Thursday, June 12, 2014
The Myth of Ability (John Mighton)
The author is fascinating as well. Who writes plays, gets a PhD in math, and starts a non-profit for teaching math to elementary students, and writes books on the side?
The premise behind this book is that we don't have a 'math gene' that makes us good at math. Everyone can learn it, if taught properly.
For decades teachers and parents have accepted the judgment that some students just aren’t good at math. John Mighton—the founder of a revolutionary math program designed to help failing math students—feels that not only is this wrong, but that it has become a self-fulfilling prophecy.
A pioneering educator, Mighton realized several years ago that children were failing math because they had come to believe they were not good at it. Once students lost confidence in their math skills and fell behind, it was very difficult for them to catch up, particularly in the classroom. He knew this from experience, because he had once failed math himself.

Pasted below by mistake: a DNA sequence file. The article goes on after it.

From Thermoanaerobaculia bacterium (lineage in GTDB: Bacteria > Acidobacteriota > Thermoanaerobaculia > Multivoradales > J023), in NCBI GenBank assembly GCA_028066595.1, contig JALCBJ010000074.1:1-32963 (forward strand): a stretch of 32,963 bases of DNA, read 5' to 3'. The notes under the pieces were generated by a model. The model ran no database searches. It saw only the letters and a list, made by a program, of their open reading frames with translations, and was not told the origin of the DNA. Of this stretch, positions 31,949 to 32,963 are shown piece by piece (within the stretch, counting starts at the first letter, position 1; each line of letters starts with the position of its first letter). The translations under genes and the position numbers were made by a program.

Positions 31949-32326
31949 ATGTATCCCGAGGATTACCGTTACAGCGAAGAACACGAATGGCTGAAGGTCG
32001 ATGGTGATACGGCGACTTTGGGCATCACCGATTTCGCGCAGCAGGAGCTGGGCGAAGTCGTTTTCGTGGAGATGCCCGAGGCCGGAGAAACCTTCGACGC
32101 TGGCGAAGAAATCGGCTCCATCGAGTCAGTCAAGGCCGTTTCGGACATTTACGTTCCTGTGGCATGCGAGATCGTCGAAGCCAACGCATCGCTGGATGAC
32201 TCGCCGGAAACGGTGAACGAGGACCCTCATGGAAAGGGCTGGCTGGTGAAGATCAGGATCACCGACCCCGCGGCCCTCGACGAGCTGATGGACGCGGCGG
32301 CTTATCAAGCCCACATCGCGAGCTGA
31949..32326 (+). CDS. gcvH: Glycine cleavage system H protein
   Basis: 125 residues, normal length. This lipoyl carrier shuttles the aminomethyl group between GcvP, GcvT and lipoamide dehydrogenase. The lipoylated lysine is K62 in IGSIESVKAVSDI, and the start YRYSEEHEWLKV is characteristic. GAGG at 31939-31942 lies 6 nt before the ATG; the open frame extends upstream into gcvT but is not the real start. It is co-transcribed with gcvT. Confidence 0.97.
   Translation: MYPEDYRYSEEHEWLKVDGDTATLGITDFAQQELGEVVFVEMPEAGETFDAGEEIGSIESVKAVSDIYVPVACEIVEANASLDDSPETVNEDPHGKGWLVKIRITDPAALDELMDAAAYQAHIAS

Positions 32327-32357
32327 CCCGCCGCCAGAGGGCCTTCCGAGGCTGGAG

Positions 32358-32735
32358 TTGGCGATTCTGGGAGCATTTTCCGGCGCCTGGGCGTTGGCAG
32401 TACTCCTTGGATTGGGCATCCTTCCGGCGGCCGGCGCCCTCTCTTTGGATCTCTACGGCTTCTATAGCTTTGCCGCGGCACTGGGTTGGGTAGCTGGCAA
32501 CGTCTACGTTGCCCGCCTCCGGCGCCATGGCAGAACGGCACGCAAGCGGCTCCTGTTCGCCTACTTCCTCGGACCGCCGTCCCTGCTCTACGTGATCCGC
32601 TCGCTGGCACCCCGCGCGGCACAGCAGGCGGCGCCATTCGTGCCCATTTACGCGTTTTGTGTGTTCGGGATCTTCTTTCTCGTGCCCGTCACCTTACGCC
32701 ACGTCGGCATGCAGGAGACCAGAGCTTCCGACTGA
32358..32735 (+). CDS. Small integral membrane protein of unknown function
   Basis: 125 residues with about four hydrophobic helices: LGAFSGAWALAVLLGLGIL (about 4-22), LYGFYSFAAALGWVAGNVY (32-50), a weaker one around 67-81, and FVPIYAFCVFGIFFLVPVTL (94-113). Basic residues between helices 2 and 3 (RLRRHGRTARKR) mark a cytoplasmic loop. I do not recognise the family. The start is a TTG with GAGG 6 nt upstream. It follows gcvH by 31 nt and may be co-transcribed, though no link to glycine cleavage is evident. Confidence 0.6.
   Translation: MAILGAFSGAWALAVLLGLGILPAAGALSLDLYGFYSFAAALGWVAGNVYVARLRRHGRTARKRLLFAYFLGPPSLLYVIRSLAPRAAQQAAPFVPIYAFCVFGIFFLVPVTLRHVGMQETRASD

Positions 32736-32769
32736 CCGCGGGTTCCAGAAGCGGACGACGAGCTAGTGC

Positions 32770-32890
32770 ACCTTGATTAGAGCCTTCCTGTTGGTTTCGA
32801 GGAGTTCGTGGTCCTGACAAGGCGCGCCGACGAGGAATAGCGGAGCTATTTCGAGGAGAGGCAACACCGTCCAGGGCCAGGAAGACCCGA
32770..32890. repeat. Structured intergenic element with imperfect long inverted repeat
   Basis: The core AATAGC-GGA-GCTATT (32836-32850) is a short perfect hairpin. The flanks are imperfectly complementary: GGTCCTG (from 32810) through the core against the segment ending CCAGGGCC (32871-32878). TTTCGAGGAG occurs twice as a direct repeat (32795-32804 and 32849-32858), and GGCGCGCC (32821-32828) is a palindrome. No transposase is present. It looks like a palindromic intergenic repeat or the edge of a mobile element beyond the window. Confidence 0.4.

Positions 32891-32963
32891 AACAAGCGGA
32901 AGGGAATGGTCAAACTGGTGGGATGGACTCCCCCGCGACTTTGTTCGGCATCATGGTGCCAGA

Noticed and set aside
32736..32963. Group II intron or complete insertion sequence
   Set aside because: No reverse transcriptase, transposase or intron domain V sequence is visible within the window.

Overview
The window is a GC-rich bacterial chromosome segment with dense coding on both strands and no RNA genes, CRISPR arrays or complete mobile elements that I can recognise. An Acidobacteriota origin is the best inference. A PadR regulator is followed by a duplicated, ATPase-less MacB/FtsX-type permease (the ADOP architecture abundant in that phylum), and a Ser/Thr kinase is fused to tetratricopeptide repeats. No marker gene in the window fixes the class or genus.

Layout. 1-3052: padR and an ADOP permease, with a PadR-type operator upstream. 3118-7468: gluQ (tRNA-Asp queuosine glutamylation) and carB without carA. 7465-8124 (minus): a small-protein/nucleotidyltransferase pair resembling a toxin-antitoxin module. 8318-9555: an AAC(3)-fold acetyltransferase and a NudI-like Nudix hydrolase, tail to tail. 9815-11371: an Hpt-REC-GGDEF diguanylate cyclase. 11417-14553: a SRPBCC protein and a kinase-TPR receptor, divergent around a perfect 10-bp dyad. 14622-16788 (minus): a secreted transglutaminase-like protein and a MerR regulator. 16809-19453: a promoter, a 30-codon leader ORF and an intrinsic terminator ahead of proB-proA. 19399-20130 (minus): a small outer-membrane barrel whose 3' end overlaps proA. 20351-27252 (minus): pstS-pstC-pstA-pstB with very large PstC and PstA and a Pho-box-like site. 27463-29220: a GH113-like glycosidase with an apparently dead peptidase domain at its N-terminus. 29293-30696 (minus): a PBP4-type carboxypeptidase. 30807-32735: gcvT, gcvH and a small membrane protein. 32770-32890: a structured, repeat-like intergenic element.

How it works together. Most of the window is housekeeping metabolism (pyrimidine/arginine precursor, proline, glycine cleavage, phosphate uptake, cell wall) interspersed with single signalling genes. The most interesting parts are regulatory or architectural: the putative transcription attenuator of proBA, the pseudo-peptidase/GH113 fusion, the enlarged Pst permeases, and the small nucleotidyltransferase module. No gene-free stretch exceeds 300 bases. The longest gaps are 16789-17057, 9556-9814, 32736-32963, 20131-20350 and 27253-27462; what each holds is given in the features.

Using the premise that anyone can learn math and anyone can teach it, Mighton’s unique teaching method isolates and describes concepts so clearly that students of all skill levels can understand them. Rather than fearing failure, students learn from and build on their own successes and gain the confidence and self-esteem they need to be inspired to learn. Mighton’s methods, set forth in The Myth of Ability and implemented in hundreds of Canadian schools, have had astonishing results: Not only have they helped children overcome their fear of math, but the resulting confidence has led to improved reading and motor skills as well.
The Myth of Ability will transform the way teachers and parents look at the teaching of mathematics and, by extension, the entire process of education.(